BIDEN: History has never been kind to those who have sided with voter suppression over voters` rights. So, I ask every elected official in America how do you want to be remembered? But consequential moments in history, they present a choice. Do you want to be on the side of Dr. King or George Wallace? Do you want to be on the side of John Lewis or Bull Connor? This is the moment to decide to defend our elections, to defend our democracy.


REID: But the question now is what leverage does President Biden have to get them on the right side of history and get these voting rights bills passed now?

Joining me now is Errin Haines, Editor-at-Large for The 19th, Jason Johnson Professor of Journalism and Politics at Morgan State University and Host of this slate podcast, A Word with Jason Johnson, and Sherrilyn Ifill, President and Director Counsel of the NAACP Legal Defense Fund. While I quickly cough, excuse me, everyone. Thank you very much for being here.

I`m going Start with Errin, Jason. Because the -- lay out for me Errin the politics of what the president and vice president tried to do today, what was the political purpose of it?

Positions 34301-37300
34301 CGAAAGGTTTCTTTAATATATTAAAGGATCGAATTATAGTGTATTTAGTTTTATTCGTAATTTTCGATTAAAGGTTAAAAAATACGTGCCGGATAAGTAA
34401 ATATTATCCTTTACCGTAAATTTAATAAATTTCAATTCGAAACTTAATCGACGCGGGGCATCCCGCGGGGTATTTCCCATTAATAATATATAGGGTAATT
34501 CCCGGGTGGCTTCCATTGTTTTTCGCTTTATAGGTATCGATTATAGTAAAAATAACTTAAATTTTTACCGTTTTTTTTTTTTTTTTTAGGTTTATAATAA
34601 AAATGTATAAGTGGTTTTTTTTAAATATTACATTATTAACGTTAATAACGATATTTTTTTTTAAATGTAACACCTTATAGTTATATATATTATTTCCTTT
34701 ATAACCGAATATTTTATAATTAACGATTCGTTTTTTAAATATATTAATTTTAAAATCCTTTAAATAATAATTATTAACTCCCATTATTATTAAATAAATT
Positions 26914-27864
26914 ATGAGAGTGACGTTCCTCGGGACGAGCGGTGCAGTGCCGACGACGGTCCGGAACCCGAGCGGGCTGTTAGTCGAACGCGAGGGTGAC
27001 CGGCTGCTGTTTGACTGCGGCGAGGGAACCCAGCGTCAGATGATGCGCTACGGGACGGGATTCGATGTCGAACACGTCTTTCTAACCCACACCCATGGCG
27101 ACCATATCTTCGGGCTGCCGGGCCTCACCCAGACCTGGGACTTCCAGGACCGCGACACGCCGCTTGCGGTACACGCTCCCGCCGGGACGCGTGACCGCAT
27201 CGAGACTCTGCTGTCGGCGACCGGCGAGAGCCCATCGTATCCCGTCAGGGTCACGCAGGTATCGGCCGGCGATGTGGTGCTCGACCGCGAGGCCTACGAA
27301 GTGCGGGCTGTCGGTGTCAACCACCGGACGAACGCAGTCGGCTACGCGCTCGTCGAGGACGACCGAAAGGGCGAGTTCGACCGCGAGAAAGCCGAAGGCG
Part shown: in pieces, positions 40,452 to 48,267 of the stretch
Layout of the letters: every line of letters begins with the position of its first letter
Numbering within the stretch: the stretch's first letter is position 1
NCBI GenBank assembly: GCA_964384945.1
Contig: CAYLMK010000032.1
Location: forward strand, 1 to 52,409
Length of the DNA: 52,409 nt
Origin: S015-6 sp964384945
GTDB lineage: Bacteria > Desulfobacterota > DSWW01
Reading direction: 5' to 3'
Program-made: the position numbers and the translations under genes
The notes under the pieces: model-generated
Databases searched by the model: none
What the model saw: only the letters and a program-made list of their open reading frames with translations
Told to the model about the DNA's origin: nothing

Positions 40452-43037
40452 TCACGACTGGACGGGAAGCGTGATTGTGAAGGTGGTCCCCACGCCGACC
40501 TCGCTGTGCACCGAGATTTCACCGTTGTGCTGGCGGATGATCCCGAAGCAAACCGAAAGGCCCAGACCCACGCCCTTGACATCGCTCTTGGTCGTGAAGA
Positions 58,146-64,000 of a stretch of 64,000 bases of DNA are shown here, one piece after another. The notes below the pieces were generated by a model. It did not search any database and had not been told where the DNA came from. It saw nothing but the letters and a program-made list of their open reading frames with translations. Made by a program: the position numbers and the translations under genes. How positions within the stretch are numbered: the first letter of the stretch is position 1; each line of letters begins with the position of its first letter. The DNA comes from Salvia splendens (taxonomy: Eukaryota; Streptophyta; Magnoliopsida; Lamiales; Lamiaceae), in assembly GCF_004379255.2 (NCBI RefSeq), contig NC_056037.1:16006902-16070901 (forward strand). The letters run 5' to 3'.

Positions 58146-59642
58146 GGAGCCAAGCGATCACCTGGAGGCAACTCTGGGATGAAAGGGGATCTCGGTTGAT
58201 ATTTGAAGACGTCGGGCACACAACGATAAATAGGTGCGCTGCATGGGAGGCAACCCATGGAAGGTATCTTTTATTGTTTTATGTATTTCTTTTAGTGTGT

ERRIN HAINES, EDITOR-AT-LARGE, THE 19TH: Yes, Joy, what changed about, you know, from 2006 when you have Republicans on board and back when voting rights was a bipartisan issue, what changed was voting rights used to be part of both parties` strategy towards expanding, you know, a strategy of expanding the electorate.

You know, in 2012, when you have that GOP autopsy of kind of what went wrong for them after the election, the thought was, you know, they needed to expand. They needed to try to appeal to a more diverse electorate, to try to appeal to more Americans and to get them to engage with the Republican Party. That strategy has since been abandoned. And so when you no longer have a strategy of expanding the electorate, voting rights is suddenly not as bipartisan of an issue.

So, what we did see today down in Atlanta headed into the Martin Luther King Junior holiday on the campus of his alma mater, Morehouse College, part of the Atlanta University Center in the district, as you mentioned, of former Congressman John Lewis, one of these voting rights bill is named after is, the president and vice president really kind of using their bully pulpit to press for action in the Senate on voting rights.

Of course, what we didn`t hear was a specific plan, which is what a lot of those organizers who did not -- who were not in attendance today for how this legislation is going to pass and what they are specifically willing to do to make that happen. And you heard both the president and vice president talking about how they plan to keep fighting for voting rights but what exactly is that going to mean?